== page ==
Annual carbon stock changes in any pool can be estimated using the process-based approach in Equation 2.4 which sets out the Gain-Loss Method that can be applied to all carbon gains or losses. Gains can be attributed to growth (increase of biomass) and to transfer of carbon from another pool (e.g., transfer of carbon from the live biomass carbon pool to the dead organic matter pool due to harvest or natural disturbances). Gains are always marked with a positive (+) sign. Losses can be attributed to transfers of carbon from one pool to another (e.g., the carbon in the slash during a harvesting operation is a loss from the above-ground biomass pool), or emissions due to decay, harvest, burning, etc. Losses are always marked with a negative (-) sign.

Equation 2.4

Annual carbon stock change in a given pool as a function of gains and losses

(Gain-Loss Method)

Where:

AC = annual carbon stock change in the pool, tonnes C yr-1 ACG = annual gain of carbon, tonnes C yr-1

Emissions from litter C stocks are accounted for under Tier 1 for forest conversion to other land-use.

ACl = annual loss of carbon, tonnes C yr-1

Note that CO2 removals are transfers from the atmosphere to a pool, whereas CO2 emissions are transfers from a pool to the atmosphere. Not all transfers involve emissions or removals, since any transfer from one pool to another is a loss from the donor pool, but is a gain of equal amount to the receiving pool. For example, a transfer from the above-ground biomass pool to the dead wood pool is a loss from the above-ground biomass pool and a gain of equal size for the dead wood pool, which does not necessarily result in immediate CO2 emission to the atmosphere (depending on the Tier used).

The method used in Equation 2.4 is called the Gain-Loss Method, because it includes all processes that bring about changes in a pool. An alternative stock-based approach is termed the Stock-Difference Method, which can be used where carbon stocks in relevant pools are measured at two points in time to assess carbon stock changes, as represented in Equation 2.5.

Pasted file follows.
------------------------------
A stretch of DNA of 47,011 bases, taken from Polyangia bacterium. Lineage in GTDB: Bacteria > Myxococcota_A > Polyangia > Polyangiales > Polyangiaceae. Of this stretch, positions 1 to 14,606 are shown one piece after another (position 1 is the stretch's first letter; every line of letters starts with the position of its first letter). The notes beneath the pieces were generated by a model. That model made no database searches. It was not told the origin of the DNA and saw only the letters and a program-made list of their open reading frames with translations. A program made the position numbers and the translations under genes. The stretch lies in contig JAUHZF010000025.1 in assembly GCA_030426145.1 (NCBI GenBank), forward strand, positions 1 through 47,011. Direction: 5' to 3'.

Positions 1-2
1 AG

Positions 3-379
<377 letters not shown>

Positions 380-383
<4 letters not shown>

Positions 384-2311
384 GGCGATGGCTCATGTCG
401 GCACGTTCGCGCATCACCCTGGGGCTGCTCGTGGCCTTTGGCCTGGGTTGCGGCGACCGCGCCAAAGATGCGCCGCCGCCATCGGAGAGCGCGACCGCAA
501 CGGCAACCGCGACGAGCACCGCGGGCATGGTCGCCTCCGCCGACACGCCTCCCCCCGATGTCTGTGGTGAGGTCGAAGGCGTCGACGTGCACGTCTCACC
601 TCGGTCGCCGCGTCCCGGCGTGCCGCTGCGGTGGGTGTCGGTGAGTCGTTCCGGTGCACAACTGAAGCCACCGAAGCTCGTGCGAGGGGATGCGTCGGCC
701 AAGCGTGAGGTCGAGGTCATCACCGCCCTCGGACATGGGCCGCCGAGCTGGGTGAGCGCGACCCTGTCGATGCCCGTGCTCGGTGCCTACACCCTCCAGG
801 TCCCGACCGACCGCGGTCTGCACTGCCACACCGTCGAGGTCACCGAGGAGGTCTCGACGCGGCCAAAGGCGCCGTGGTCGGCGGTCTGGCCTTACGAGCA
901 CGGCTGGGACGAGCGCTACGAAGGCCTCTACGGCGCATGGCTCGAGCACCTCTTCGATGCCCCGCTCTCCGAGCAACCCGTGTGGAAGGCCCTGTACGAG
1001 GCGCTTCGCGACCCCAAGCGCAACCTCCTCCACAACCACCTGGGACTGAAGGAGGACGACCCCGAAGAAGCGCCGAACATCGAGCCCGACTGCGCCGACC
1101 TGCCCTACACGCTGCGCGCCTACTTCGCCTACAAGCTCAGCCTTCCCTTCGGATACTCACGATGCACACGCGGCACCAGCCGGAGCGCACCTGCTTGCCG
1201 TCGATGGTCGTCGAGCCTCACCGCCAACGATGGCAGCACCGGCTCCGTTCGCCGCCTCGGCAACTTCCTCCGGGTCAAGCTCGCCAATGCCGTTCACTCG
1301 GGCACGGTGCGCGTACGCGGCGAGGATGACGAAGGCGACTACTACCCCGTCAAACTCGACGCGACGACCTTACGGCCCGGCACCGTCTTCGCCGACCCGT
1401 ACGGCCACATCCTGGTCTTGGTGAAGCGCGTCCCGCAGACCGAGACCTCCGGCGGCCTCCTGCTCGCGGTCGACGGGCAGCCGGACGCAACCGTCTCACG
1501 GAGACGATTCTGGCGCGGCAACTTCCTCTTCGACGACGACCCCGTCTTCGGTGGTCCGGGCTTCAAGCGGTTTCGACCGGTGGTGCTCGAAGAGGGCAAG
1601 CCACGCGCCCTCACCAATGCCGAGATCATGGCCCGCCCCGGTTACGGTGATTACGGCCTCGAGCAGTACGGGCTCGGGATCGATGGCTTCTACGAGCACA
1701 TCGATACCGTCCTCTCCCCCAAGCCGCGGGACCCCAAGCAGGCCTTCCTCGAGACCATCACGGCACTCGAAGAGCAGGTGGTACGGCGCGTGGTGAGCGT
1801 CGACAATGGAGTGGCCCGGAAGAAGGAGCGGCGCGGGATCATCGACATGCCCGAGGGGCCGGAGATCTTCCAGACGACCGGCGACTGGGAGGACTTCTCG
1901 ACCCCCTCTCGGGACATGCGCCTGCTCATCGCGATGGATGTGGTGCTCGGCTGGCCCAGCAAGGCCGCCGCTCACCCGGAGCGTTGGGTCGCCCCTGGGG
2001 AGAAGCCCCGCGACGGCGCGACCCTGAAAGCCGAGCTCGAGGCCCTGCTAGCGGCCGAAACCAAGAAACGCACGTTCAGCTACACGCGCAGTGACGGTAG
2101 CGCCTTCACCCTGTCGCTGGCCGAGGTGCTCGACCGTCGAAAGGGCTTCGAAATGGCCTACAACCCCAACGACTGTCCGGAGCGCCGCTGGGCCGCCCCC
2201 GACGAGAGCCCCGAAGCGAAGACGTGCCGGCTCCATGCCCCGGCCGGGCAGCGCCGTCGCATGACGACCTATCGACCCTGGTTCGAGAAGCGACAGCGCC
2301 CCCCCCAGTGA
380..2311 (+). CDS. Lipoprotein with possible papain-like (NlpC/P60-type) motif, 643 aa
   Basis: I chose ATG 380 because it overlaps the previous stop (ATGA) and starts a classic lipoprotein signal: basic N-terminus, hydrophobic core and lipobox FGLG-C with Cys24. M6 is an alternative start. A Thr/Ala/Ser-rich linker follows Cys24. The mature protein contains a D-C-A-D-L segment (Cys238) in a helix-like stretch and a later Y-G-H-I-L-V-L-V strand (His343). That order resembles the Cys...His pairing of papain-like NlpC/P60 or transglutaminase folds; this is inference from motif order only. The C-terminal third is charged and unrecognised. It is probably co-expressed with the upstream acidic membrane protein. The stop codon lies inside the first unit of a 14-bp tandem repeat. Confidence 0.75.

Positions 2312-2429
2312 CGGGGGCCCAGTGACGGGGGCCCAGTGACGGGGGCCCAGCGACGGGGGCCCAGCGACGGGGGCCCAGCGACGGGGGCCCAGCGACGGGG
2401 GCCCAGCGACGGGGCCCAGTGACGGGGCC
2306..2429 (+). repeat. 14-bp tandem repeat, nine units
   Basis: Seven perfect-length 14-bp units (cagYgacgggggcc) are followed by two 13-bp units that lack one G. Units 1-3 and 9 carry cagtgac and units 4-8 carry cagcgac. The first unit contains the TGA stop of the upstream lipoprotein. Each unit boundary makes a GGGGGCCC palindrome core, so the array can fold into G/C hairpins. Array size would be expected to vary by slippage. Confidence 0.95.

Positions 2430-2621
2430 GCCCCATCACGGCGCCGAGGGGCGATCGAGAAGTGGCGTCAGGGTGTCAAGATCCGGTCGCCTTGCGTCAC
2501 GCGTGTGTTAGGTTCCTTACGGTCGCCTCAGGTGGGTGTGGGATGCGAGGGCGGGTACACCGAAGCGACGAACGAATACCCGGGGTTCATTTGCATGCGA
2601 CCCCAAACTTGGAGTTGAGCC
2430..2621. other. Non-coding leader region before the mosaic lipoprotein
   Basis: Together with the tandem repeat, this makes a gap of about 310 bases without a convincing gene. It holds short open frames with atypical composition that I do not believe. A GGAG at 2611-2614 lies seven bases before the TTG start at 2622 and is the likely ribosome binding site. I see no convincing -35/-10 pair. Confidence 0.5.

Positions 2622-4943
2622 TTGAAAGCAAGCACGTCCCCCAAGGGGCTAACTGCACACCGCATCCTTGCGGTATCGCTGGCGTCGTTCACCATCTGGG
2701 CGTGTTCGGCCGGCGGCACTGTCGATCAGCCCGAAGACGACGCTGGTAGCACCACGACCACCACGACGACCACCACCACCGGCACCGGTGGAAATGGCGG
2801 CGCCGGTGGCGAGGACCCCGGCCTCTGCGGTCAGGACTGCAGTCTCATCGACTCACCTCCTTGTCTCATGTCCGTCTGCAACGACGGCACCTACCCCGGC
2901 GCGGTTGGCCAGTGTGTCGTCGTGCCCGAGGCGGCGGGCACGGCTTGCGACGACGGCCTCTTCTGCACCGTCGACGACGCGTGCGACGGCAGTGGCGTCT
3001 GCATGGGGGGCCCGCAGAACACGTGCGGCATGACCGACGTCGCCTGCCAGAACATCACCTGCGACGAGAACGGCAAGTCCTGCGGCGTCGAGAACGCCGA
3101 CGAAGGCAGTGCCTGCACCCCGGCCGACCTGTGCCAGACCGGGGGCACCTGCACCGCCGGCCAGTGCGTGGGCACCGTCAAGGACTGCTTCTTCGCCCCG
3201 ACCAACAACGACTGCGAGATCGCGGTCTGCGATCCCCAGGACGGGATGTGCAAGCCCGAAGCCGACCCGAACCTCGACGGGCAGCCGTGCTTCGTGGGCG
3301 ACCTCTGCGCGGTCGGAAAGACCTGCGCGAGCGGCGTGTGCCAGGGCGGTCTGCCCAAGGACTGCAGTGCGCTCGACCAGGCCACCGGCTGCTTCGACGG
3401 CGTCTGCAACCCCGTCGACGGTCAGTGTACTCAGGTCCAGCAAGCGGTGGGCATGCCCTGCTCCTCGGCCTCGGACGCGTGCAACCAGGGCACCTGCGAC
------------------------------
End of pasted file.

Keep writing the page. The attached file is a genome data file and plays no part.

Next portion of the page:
Equation 2.5

Carbon stock change in a given pool as an annual average difference between

ESTIMATES AT TWO POINTS IN TIME (STOCK-DIFFERENCE METHOD)

Where:

AC = annual carbon stock change in the pool, tonnes C yr-1 Ctj = carbon stock in the pool at time ti, tonnes C

Ct2 = carbon stock in the pool at time t2, tonnes C

If the C stock changes are estimated on a per hectare basis, then the value is multiplied by the total area within each stratum to obtain the total stock change estimate for the pool. In some cases, the activity data may be in the form of country totals (e.g., harvested wood) in which case the stock change estimates for that pool are estimated directly from the activity data after applying appropriate factors to convert to units of C mass. When using the Stock-Difference Method for a specific land-use category, it is important to ensure that the area of land in that category at times t1 and t2 is identical, to avoid confounding stock change estimates with area changes.

The process method lends itself to modelling approaches using coefficients derived from empirical research data. These will smooth out inter-annual variability to a greater extent than the stock change method which relies on the difference of stock estimates at two points in time. Both methods are valid so long as they are capable of representing actual disturbances as well as continuously varying trends, and can be verified by comparison with actual measurements.